Type: Annona standing left, holding grain stalks over modius with grain stalks left and anchor
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  8. dougsmit

    dougsmit Member Supporter

    My Vespasian of the type (71 AD?) is only 23.7g but much thinner and wider ('boardwalk margins'). I never considered calling it a 'hockey puck' since the proportions are thin compared to many sestertii. I have very few Flavian bronzes but, overall, they give me the impression as thin in proportions. Have you seen any year by year weight statistics or was there just a lot of daily variation through the period? I have no Titus Caesar sestertii.
    Last edited: May 7, 2021
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  9. Andres2

    Andres2 Well-Known Member

    Doug, I'll guess you mean 27 gram ? P1150778bbv.jpg Ptolemy IV (2).jpg P1150665 (5) Aes grave.JPG
  10. Alegandron

    Alegandron "ΤΩΙ ΚΡΑΤΙΣΤΩΙ..." ΜΕΓΑΣ ΑΛΕΞΑΝΔΡΟΣ, June 323 BCE Supporter

    Super congrats on your Monster Coin, @David Atherton . I like that is a “scyphate”!

    I have posted this before, but it is the largest Hand-Stamped Ancient Coin (not a pour-cast coin), in my collection... and, honestly, a 15-Shekel Coin (roughly 30 Denarii) is an odd denomination. I am not sure if they truly know its denomination, but this one is a "HORSE" of a Coin:

    These were minted after Hannibal was defeated by Scipio at the Battle of Zama in 202 BCE. Carthage was defeated and owed massive indemnity payments to Rome. Hannibal was asked to lead Carthage and reorganize their finances... This appears to be the largest denomination at 15 Shekels.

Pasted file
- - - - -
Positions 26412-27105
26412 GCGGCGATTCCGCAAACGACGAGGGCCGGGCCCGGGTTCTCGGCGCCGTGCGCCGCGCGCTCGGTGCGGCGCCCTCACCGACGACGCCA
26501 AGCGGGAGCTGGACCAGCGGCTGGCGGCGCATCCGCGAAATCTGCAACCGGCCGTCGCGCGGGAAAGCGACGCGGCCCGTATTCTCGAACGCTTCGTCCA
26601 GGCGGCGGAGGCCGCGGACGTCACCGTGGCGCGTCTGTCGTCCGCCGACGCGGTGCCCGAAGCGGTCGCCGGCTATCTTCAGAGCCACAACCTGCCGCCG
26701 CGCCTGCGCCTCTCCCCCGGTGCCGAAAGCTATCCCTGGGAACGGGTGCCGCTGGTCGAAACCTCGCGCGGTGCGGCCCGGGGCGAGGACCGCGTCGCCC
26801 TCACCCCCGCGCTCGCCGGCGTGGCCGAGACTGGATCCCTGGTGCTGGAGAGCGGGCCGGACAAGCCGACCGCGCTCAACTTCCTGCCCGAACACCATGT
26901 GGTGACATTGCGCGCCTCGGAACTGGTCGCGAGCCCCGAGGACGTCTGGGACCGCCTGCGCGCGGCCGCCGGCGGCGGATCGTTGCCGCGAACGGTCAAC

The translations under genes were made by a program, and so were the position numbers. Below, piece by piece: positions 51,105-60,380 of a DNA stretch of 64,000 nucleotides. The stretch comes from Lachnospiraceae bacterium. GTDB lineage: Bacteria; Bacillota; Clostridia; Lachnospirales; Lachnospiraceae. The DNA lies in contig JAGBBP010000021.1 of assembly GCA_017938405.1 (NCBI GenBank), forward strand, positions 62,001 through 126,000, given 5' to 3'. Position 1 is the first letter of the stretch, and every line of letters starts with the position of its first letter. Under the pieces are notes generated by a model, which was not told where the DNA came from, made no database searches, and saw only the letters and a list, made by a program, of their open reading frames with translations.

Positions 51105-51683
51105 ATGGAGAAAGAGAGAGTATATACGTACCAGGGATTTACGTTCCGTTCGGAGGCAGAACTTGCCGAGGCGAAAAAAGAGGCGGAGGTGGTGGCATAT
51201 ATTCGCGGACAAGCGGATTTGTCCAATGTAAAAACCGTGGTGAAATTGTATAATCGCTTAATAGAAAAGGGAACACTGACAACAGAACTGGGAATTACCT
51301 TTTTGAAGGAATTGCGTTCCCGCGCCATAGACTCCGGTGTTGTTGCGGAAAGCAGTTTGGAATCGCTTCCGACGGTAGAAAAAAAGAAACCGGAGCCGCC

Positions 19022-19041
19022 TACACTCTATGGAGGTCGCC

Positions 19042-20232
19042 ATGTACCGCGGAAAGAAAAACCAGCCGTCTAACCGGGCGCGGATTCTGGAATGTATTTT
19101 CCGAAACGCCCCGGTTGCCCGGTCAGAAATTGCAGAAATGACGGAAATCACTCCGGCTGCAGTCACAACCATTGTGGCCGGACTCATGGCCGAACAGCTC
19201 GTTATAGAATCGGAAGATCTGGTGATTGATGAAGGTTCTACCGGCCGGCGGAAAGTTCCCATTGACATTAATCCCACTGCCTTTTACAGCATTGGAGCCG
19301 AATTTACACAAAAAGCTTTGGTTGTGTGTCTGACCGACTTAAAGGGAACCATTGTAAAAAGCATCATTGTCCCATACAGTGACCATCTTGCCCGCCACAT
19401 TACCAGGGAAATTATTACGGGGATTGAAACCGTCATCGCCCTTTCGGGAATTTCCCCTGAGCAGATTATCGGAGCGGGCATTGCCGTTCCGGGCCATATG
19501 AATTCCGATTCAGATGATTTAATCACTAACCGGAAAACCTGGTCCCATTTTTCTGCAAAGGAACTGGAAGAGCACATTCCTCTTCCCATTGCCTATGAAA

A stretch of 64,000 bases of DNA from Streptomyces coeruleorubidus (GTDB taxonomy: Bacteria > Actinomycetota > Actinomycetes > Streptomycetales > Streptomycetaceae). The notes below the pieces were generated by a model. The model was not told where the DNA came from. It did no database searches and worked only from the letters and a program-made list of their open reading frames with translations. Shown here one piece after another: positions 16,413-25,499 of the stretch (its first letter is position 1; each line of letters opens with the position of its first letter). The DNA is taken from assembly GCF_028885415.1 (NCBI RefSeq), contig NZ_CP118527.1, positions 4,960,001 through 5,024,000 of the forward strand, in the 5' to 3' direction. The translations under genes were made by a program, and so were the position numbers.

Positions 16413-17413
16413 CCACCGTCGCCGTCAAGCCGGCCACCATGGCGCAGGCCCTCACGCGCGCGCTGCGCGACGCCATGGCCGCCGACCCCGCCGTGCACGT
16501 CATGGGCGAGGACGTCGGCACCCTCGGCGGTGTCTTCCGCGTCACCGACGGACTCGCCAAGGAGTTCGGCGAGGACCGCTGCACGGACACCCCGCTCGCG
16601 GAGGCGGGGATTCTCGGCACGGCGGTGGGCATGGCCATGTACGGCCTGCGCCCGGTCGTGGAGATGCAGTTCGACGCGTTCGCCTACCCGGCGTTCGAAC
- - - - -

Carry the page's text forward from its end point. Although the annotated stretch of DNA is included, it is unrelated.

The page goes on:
Seller write-up:
    Circa 201-175 BC.
    Æ 15 Shekels
    45 mm. dia. 7.5 mm. thick. 102.6 g
    Obv: Wreathed head of Tanit left
    Rev: Horse standing right; uraeus above.
    Ref: MAA 104 ; SNG Copenhagen 400.
    Comment: Original green patina.
    Note: The largest Carthaginian coin and likely one of the largest coins struck in antiquity.
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  11. ancient coin hunter

    ancient coin hunter Basileus Megalos

    I have a Ptolemaic hockey up like @Andres2 which, since I have shown it already, I will refrain from posting...
  12. Marsyas Mike

    Marsyas Mike Well-Known Member

    Just in last week, this might be my fattest Faustina II - 27.75 grams. She must've been quite hefty before all the wear:

    Faustina II - Sest. HILARITAS RIC 1642 Apr 2021 (0).jpg
    Faustina II Æ Sestertius
    (161-175 A.D.)
    Rome Mint

    FAVSTINA AVGVSTA, draped bust right, double row of pearls / HLA[RITAS] SC, Hilaritas standing left, holding long palm and cornucopiae.
    RIC 1642; Cohen 112; BMC 911
    (27.75 grams / 30 x 28 mm)
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  13. Hamilcar Barca

    Hamilcar Barca Well-Known Member

    Every once in a while a thread will ask what your dream coin would be. This 15 shekel manhole cover is mine. If I could only find and then afford one..............
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  14. Alegandron